Vitamin E (α-tocopherol) is a major lipid-soluble chain-breaking antioxidant in humans and mammals and plays an important role in normal development and physiology. The localization of α-tocopherol within the highly unsaturated phospholipid bilayer of cell membranes provides a means of controlling lipid oxidation at the initiation site. Mitochondria are the site for major oxidative processes and are important in fat oxidation and energy production, but a side effect is leakage of reactive oxygen species. Thus, incorporation of α-tocopherol and other antioxidants into mitochondria and other cellular compartments is important in order to maintain oxidative stability of the membrane-bound lipids and prevent damage from the reactive oxygen species. Many studies regarding mitochondrial disease and dysfunction have been performed in relation to deficiency of vitamin E and other antioxidants, whereas relatively sparse information is available regarding the eventual beneficial effects of antioxidant-enriched mitochondria in terms of health and function. This may be due to the fact that only little scientific information is available concerning the effect of supranutritional supplementation with antioxidants on their incorporation into mitochondria and other cellular membranes. The purpose of this review is therefore to briefly summarize experimental data performed with dietary vitamin E treatments in relation to the deposition of α-tocopherol in mitochondria and microsomes.
Vitamin C; Immune cells; Antioxidants; Oxidative stress; Lipid oxidation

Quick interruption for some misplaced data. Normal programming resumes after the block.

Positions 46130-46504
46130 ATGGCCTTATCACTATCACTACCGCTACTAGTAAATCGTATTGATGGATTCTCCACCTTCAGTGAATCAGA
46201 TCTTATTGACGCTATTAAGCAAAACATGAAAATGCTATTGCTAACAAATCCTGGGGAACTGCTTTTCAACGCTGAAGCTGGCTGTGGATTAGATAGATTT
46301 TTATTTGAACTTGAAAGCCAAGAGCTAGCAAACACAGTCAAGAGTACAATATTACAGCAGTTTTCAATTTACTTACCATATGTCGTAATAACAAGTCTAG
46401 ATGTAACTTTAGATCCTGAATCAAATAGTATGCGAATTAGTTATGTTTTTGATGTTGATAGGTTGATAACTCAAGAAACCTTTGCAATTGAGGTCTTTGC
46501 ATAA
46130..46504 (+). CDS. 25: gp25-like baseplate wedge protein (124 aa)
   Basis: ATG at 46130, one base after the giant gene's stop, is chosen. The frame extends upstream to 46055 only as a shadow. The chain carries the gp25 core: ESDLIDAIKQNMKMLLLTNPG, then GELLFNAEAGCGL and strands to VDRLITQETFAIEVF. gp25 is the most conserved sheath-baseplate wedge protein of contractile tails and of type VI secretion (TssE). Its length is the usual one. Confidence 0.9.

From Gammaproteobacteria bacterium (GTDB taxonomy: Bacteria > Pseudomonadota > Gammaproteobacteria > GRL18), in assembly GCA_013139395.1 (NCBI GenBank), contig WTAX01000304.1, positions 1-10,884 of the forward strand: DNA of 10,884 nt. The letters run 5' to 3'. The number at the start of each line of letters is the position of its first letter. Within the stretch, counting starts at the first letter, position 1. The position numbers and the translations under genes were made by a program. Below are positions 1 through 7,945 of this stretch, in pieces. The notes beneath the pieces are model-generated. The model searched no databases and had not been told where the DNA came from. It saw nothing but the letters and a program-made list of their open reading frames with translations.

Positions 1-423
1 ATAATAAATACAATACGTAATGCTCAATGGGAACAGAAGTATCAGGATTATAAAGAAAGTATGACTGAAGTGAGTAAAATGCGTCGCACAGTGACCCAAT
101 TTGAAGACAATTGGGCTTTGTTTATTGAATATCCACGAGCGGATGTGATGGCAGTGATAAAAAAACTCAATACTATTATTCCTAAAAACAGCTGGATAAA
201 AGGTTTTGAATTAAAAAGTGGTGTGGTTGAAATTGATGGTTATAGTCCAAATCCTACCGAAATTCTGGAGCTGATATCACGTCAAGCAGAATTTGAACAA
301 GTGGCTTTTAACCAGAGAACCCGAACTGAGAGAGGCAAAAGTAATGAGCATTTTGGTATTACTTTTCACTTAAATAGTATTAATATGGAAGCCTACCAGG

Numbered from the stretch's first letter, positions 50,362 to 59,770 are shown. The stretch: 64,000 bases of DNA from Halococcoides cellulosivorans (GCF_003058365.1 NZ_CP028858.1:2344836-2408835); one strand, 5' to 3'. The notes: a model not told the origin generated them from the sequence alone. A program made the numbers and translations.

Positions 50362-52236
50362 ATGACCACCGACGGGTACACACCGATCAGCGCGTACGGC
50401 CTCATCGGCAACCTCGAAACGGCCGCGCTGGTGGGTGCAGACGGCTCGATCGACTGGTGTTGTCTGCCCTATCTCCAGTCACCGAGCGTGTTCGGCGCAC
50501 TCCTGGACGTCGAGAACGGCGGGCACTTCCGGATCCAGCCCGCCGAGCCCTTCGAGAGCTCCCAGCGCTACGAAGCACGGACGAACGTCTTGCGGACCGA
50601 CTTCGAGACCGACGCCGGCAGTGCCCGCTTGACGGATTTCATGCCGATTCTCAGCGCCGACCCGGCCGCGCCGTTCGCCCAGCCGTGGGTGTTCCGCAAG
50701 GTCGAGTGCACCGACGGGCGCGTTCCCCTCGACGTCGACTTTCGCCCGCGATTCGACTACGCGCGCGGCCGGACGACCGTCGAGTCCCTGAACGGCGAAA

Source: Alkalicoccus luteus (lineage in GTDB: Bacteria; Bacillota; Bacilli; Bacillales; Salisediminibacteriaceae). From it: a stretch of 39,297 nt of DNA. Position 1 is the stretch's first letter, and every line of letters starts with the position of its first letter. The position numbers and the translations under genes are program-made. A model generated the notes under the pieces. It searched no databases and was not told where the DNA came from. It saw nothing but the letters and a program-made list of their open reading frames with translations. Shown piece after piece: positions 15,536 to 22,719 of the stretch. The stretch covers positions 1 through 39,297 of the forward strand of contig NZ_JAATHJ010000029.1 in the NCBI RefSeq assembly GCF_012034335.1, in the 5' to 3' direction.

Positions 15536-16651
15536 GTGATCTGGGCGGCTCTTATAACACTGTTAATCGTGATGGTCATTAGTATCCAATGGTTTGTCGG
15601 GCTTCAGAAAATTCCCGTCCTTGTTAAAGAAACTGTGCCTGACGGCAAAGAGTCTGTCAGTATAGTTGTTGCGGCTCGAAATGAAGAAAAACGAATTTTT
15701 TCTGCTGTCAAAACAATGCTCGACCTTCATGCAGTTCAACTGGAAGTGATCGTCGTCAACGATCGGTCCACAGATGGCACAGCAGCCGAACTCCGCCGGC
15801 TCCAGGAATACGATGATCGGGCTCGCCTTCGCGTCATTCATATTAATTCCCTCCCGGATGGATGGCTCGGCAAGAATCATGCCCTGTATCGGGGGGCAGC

Stimulated human phagocytes produce sister chromatid exchanges in cultured mammalian cells by a mechanism involving oxygen metabolites. Experiments were designed to determine whether antioxidants inhibit this process. Superoxide dismutase, catalase, and hydroxyl radical scavengers (benzoate, mannitol) protected target Chinese hamster ovary cells from phagocyte-induced sister chromatid exchanges, implicating the involvement of hydroxyl radicals in this chromosomal damage. N-acetylcysteine and beta-carotene were also protective. alpha-Tocopherol (greater than 5 microM) protected target cells exposed to phagocytes but not to enzymatically generated oxidants when the vitamin was added just before the source of oxygen radicals, suggesting, as reported by others, that the principal action of tocopherol in this setting was to inhibit the release of oxidants from phagocytes. On the other hand, cultivation of target cells with supplemental tocopherol protected them from the toxic effects of the enzymatic oxidant-producing system, indicating a role for membrane-associated free radicals in the mechanism of sister chromatid exchange induction. Low concentrations of sodium selenite (0.1-1.0 microM) protected the target cells. However, higher concentrations (10 microM) of selenite had no effect on oxidant-induced sister chromatid exchange formation, and 0.1 mM selenite increased the number of exchanges. Sodium selenite concentrations of 0.1 mM also decreased the intracellular glutathione concentration of target cells during an oxidant stress, and reducing target cell glutathione concentrations with buthionine sulfoximine increased their sensitivity to oxygen-related chromosomal damage. Therefore, the potentiation of oxygen radical-induced chromosomal damage observed with high concentrations of selenite may result from a decrease in the thiol antioxidant defense systems within the cell. The findings suggest that the hydroxyl radical has an important role in the production of phagocyte-induced cytogenetic injury, membrane-derived intermediates may be involved, depletion of intracellular glutathione renders cells more susceptible to this injury, and supplementation of target cells with antioxidants can protect them from oxygen radical-generated chromosomal injury.